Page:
Hard Disk Failure Rates
This week we had an unfortunate series of coincidences that led us to take a close look at our backup and restore practices.
To give you a little high-level insight into operations at Deep Core Data, we run a number of virtualized environments for different customers. In these environments, we do regularly scheduled image backups of all the virtual hard drives in the environment. Once the backups are taken, we have them pulled to staging servers, where safe copies of the data are held. From here, we schedule them for movement to an off-site backup site. These staging servers are basically enormous stacks of hard disks raided together. Some use RAID 5, some use RAID 6.
Now the technical details of RAID 5 and RAID 6 aren’t particularly relevant here, besides one key fact: a RAID 5 set of hard drives can have 1 drive fail with no issues, while a RAID 6 set of hard drives can survive 2 drives failing. RAID 6 needs at least five drives in the array, so it’s only possible on machines with more than that minimum number of hard drives.
On Thursday night last week, I got an alert from our monitoring system that a drive had failed on one of our storage servers. That’s not extremely uncommon, but it does require us to take action. These drives are rated by their manufacturers as having a mean time between failures (MTBF) of about 100,000 hours, or about 11 years. The practical upshot is that, plus or minus a few factors, the drives have about a one-in-100,000 chance of failing in any given hour. The following morning, I went into our data center, and found we had lost a second drive and the array was compromised. That was a big pain and resulted in a lot of time-consuming work to bring the array back online, but it got me thinking about drive survivability.
Now, my math suggests that there was only around a 1 in 8,333 chance of a second drive failure in the 12 hours after the first drive failure. Was I just that unlucky? I did some digging.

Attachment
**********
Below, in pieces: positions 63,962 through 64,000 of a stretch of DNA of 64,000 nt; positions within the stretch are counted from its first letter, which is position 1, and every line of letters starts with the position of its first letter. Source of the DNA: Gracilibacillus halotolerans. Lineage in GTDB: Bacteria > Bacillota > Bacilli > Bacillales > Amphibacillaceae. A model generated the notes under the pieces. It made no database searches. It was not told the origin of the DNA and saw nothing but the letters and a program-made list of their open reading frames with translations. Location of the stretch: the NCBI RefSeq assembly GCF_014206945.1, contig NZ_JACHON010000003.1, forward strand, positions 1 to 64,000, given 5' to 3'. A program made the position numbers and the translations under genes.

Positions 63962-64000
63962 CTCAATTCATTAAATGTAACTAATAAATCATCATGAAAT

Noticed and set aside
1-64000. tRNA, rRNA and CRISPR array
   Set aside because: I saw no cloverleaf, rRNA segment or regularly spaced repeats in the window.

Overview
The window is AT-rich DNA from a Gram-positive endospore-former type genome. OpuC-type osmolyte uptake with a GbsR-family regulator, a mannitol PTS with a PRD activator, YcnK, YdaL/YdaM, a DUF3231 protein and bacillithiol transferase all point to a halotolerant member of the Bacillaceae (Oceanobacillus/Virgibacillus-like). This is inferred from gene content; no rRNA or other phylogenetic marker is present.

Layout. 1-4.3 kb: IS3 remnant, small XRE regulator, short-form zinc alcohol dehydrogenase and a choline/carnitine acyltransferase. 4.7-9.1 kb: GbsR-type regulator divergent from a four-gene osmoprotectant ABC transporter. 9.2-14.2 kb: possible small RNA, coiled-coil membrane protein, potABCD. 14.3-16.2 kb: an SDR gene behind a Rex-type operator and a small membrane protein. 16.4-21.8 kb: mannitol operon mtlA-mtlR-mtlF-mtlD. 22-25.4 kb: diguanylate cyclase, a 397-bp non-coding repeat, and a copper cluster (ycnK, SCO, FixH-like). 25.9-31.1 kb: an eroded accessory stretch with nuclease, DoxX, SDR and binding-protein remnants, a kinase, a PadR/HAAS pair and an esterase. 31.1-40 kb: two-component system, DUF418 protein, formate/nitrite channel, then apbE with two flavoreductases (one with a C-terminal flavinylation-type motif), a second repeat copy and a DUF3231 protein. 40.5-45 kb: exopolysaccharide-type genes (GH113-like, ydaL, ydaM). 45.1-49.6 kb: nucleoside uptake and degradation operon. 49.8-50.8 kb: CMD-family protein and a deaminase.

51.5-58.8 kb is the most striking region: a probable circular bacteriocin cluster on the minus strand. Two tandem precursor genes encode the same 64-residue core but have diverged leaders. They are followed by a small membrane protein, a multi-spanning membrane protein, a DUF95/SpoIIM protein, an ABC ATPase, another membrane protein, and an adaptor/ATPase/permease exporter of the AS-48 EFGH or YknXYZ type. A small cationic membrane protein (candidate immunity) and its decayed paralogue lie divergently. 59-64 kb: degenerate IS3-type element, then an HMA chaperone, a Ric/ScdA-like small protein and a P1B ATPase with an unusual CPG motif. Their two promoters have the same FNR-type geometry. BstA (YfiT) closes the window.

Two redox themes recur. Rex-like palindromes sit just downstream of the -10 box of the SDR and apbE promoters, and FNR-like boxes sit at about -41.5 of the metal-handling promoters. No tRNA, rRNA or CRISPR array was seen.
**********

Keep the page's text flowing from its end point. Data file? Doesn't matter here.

It turns out that the published MTBF for hard disk by their manufacturers is… optimistic. I always rather suspected as much, but I didn’t realize the degree their optimism borders on blue sky. At least one major manufacturer’s drives have a failure rate of over 24% after 3 years, suggesting they fail at around 9-10% per year. The practical upshot is that the drives don’t really have MTBF of 100,000, but something more akin to 53,000 hours. So we were unlucky, but not lottery-odds unlucky, especially considering the sheer number of drives spinning away in our environment.
We’re insulated from the risk of failing drives because of the sheer quantity we use and using separate, fully redundant storage systems to make sure any given data loss isn’t catastrophic. That said, many of our customers current and future use small NAS’s both at work and at home, and it’s important to understand a RAID array isn’t full-proof protection; even they need to be backed up.
If you’re staying up at night worrying about what will happen if your business’s storage fails, give us a call. We’re ready to help.